As rumours continued to swirl that a bid approach could be around the corner, Ferrexpo maintained its advance up the mid-tier index last night after investors were told to bet on its long-term potential.
The miner shifted forwards 25p to 499p, meaning its share price has gained more than 17 per cent in just six sessions of trading. Takeover speculation has played a part in this, with Vale and Rio Tinto – 25.5p ahead at 4,360 – among the names rumoured to be potentially interested, and the chitter-chatter was reheated by market gossips again yesterday.
Ferrexpo was also driven forwards by Seymour Pierce after the broker initiated coverage with a "buy" recommendation and a target price of 569p. As well as citing the strength of iron ore, its analysts said that "with sizeable production increases in the medium- to long-term and one of the largest unexploited iron ore resources in the world, much of Ferrexpo's true value does not reside in its near term earnings".
With the market preparing for the second consecutive four-day weekend, the FTSE 100 managed to crawl up a mere 1.74 points to 6,069.9, drawing to an end a severely curtailed trading week in which the top-tier index increased 51.6 points.
The results continued to come in thick and fast, with Standard Life climbing 7p to 226.1p as the insurer's sales for the first-quarter reached £5.8bn. Nearly £1bn above expectations, the news helped its peers, and Legal & General and Aviva jumped up 3.4p to 122.8p and 4.8p to 446.8p respectively.
At the other end, AstraZeneca was left deep in the red, sliding 107.5p to 2,990p after the drugmaker's sales figures disappointed. It was not helped by its French peer Sanofi-Aventis also revealing its earnings had taken a knock, while Shire was another faller – moving 51p to 1,850p – despite announcing expectation-beating numbers for the first three months.
However, GlaxoSmithKline managed to buck the downwards trend, maintaining its surge following Wednesday's results by putting on 19p to 1,305.5p as both Natixis and Bernstein increased its target price.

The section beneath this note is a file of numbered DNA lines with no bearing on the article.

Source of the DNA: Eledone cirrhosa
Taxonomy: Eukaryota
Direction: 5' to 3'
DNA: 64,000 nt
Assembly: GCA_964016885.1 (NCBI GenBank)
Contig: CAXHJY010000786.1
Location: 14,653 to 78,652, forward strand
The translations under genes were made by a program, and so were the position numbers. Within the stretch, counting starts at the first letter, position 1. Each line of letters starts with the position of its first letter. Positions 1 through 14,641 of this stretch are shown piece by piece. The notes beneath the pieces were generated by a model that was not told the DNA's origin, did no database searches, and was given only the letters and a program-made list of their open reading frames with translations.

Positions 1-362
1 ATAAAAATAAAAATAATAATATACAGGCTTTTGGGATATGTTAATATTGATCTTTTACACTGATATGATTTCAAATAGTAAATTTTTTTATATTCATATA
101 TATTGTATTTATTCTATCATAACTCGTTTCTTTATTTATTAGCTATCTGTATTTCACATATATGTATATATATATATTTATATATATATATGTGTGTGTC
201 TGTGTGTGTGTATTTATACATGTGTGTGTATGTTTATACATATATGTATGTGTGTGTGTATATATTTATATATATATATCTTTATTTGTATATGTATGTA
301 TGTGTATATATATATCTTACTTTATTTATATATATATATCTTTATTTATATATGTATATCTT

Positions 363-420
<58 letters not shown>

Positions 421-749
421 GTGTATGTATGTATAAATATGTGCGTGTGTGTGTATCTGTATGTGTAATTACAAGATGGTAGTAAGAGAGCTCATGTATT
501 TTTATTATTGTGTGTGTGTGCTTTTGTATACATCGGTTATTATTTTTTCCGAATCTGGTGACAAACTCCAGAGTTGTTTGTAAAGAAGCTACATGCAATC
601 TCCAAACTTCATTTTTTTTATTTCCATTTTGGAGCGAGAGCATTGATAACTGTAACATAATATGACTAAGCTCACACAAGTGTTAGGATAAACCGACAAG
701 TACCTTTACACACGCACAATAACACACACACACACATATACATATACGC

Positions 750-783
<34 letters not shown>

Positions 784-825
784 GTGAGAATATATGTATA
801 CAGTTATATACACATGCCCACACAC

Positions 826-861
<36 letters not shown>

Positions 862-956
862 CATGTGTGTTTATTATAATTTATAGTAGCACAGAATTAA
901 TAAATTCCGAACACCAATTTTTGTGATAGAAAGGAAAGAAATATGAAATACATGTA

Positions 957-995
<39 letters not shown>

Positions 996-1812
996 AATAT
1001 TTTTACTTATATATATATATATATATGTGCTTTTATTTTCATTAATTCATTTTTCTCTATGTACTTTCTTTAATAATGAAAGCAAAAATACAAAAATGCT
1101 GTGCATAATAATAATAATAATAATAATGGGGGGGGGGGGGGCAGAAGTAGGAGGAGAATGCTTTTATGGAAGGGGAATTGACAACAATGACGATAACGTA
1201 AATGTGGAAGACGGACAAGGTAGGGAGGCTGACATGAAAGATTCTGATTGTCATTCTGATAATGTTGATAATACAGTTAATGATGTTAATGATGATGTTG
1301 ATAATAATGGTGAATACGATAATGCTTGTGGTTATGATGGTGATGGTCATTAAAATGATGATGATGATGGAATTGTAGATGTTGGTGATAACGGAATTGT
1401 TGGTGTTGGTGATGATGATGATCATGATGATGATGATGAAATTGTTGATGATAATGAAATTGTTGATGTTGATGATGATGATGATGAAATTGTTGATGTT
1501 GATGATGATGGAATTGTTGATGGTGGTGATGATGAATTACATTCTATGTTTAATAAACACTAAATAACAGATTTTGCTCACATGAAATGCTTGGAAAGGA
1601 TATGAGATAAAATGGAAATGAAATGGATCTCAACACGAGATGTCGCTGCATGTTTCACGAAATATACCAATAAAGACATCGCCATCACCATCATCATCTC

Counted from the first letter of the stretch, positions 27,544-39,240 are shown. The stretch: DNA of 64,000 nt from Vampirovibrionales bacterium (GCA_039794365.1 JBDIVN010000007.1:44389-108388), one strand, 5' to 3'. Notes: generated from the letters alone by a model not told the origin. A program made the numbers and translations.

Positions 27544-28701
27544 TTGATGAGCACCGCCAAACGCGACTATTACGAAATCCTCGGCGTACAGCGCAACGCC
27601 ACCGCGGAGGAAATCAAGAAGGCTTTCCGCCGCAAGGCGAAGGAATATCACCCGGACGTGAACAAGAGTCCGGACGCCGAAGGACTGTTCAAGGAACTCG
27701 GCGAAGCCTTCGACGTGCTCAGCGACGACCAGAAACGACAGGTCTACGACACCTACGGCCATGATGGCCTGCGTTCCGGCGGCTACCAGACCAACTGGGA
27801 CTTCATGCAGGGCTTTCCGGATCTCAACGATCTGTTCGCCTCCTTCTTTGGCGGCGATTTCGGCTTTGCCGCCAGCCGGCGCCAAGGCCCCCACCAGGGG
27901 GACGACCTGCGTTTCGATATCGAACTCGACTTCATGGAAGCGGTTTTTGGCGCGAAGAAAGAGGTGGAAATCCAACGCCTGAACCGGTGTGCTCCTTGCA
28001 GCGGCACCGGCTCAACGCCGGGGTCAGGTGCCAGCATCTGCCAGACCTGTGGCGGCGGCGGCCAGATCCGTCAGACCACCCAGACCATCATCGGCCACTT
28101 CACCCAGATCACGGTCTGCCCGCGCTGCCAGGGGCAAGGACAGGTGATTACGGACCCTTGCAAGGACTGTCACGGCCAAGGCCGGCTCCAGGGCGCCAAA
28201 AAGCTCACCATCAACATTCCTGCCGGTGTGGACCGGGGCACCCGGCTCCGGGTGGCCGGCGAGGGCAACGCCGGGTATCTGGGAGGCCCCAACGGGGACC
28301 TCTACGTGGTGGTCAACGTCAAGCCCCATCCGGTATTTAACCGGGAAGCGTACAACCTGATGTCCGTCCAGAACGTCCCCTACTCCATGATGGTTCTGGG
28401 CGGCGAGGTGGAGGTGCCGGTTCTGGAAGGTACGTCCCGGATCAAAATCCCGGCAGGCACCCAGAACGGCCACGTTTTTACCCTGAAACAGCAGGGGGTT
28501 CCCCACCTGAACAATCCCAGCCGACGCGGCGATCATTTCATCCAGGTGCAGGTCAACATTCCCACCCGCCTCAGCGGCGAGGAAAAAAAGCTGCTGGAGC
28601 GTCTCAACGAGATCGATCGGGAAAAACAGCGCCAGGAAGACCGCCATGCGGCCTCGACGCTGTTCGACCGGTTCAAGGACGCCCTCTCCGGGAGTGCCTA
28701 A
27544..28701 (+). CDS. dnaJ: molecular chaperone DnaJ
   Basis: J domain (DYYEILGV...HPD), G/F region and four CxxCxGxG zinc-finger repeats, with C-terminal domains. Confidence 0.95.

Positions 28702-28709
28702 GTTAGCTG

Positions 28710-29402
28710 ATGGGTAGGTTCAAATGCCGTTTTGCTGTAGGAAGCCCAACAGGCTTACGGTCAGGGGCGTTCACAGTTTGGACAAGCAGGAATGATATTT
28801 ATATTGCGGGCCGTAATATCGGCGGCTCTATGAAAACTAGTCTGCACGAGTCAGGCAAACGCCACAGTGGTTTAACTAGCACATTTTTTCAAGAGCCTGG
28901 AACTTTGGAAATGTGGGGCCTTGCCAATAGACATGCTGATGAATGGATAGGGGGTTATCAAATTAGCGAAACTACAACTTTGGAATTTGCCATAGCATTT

At the bell, the pole position on the FTSE 250 was occupied by Spirent Communications after the telecoms testing equipment-developer spurted forwards 11.3p to 146p. Market voices pointed to the US for the catalyst, where the mobile-phone giant Sprint Nextel revealed record new subscriber levels.
As Micro Focus charged up 13p to 371.5p, the bid spotlight was still on the software company, following its announcement on Tuesday that it had received an approach. With the private equity group Bain Capital reported to be about to make a bid worth up to 450p-a-share, vague speculation continued to spread that both Hewlett-Packard and IBM could be among those also considering a move.
Telecity stayed at 525.5p, despite Royal Bank of Scotland saying the acquisition by the US's CenturyLink of the data centre and hosting company Savvis was "evidence that multi-tenanted outsourced data centres, such as those Telecity operates, are increasingly viewed as strategic assets".
Reiterating the telecoms group's "buy" rating, RBS added that while "we do not anticipate any imminent further merger and acquisition [activity], we believe it will remain a feature of sector valuations for the foreseeable future", and kept its "buy" advice.
There was plenty of cheer for JD Wetherspoon, which was lifted 17.2p to 454.8p ahead of its update next Wednesday. Citigroup reiterated its "buy" recommendation in a positive note on the pub and restaurant sector in which the broker said sales growth appeared to be returning.
"Contrary to expectations that UK consumers would be cautious in the early part of this year... it appears that the right offer will tempt consumers to spend," said its analysts, who also increased Greene King's target price to 570p, helping it edge up 2.6p to 489.6p.
Croda International rose 108p to 1,881p, after the speciality chemicals group revealed its pre-tax profit for the first quarter had increased 40 per cent, despite the price of raw materials seeing a rapid rise.
Others in the sector were up as well, including AZ Electronics Materials – which also benefited from the return of vague bid speculation – and Victrex, and the two increased 10.3p to 281p and 69p to 1,473p respectively.
Meanwhile, Premier Foods finished 1.43p ahead at 32.17 as the owner of Bisto gravy revealed its chief executive Robert Schofield is retiring. Guardian Stockbroker's Atif Latif noted that rumours of such a move prompted a rise last week, and said its "equity case looks positive with this change".
Yell shot up 0.5p to 7.13p on the small-cap index after the Yellow Pages publisher made an early debt repayment. The group's financial issues means it has dropped nearly 90 per cent of its share price in over a year, resulting in the group falling to penny stock-levels.